Florence and fennel

Florence and fennel

Article originally published by: Kiwi Gardener

Lovers of aniseed will adore the flavours of two spicy edibles.

Aniseed is a taste people tend to either gravitate towards or move swiftly away from. If liquorice and sambuca tantalise your palate then growing fennel will be a welcome addition in your garden. For me, while I enjoy raspberry-flavoured liquorice I tend to avoid the black stuff. Fennel is a flavour I can handle in smaller doses, blended into salt rubs, and roast fruit chutneys. Most recently I find I am enjoying it roasted on top of pizza with thyme, fresh parmesan and mozzarella.

Often in autumn and winter fennel fronds are substituted for dill. The flavour is similar, but the fronds are not as soft, hence it should be picked very young to replicate the more delicate taste and texture of dill.

Two main types of fennel are grown; the vegetable and the herb. Florence fennel – the vegetable – has a fat, crisp white base and green fern-like foliage. All parts of the plant can be eaten raw or cooked. Food programmes regularly feature fennel braises and salads using the white bulbous head of Florence fennel. Once mature, Florence fennel will keep in the fridge for two to three weeks.

The herb fennel is a perennial, and its foliage and seed heads are the parts used. The herb comes in bronze and green shades and, in colder regions, dies down over winter then reappears in the spring.

If the herb is left to its own devices it can become weedlike. The large fluffy flower heads dry off to reveal small seeds, which are easily blown around by the wind or eaten by the birds.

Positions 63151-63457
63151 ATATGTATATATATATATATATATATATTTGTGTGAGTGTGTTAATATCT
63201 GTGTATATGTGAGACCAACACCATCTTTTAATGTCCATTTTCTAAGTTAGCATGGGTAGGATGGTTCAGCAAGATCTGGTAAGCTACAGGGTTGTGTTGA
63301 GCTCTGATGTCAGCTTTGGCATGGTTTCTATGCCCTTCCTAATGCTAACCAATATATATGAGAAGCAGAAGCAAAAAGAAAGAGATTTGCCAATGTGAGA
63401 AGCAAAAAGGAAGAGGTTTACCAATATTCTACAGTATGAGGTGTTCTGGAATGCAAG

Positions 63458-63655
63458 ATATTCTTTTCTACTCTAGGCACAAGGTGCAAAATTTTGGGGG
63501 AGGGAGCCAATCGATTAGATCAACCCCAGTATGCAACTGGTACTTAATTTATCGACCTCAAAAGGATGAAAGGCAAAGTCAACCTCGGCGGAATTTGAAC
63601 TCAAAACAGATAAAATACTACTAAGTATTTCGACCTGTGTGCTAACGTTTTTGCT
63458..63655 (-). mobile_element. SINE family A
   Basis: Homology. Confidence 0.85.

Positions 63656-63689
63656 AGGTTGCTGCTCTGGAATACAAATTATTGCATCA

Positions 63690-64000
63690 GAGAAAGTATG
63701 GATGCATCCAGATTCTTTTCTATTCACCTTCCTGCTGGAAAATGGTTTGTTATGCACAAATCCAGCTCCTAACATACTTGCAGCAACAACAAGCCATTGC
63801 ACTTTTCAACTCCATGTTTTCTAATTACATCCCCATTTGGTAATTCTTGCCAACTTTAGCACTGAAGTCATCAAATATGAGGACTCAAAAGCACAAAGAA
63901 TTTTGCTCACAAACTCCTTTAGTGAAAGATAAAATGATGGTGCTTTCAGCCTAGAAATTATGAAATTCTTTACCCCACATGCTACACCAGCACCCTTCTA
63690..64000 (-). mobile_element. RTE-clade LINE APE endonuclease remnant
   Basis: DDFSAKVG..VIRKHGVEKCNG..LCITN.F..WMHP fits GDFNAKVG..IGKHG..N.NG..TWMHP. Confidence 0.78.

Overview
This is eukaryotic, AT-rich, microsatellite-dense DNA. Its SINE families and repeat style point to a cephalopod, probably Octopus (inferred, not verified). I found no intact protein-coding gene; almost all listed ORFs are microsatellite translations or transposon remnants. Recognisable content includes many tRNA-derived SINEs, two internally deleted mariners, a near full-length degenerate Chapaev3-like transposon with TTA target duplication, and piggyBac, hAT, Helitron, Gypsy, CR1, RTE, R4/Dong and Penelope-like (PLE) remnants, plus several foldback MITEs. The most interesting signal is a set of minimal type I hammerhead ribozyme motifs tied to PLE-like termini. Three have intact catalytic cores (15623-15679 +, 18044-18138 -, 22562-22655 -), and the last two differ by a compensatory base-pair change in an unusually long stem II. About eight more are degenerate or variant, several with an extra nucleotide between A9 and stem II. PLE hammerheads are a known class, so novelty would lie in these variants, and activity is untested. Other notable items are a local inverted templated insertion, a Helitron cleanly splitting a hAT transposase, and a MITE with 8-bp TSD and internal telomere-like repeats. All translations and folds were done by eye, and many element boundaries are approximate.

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L-R: The herb fennel is a good addition to the herb garden. Bronze fennel looks and tastes just like green fennel. The soft, wispy young leaves of green fennel look and taste like dill. Florence fennel enjoys a layer of mulch to keep its roots cool.

When and where to grow florence fennel

This is a crop to grow in three out of the four seasons, the one to avoid is summer as it prefers cooler soils and shorter days. In summer it normally bolts and goes to seed as soon as the soil dries out and the temperature soars. Seed germinates in a fortnight and can be sown in trays and pricked out into pottles, then transplanted when the soil is ready.

Soil-wise, any moist, fertile soil works. It is a good option for pots and tubs, too. Full sun is best, although it will cope with a smidge of shade. Harvest once the bulbs at the base are ball-size or larger, if you prefer, but be aware, as the base gets bigger, it can become woody at the core.

Growing time from planted seedling is 8-10 weeks, so keep planting it if you want a regular supply.

When and where to grow herb fennel

If you have a herb garden, plant fennel near the back as it gets pretty tall – man-size in many cases, 1.5-2m. Allow a bit of room to move, up to 1m is ideal. Cut down the stalks if they become too woody, this will stimulate more growth from the base. In winter, in the frosty regions, it retreats back to the crown. Harvest the soft fronds and, if seed is what you want to produce, allow the plants to flower and collect the seed heads as soon as they begin to wilt and turn nut brown. If you don’t watch carefully at the seed stage the birds will beat you to the harvest. The plants are easily grown from division and seed germinates readily.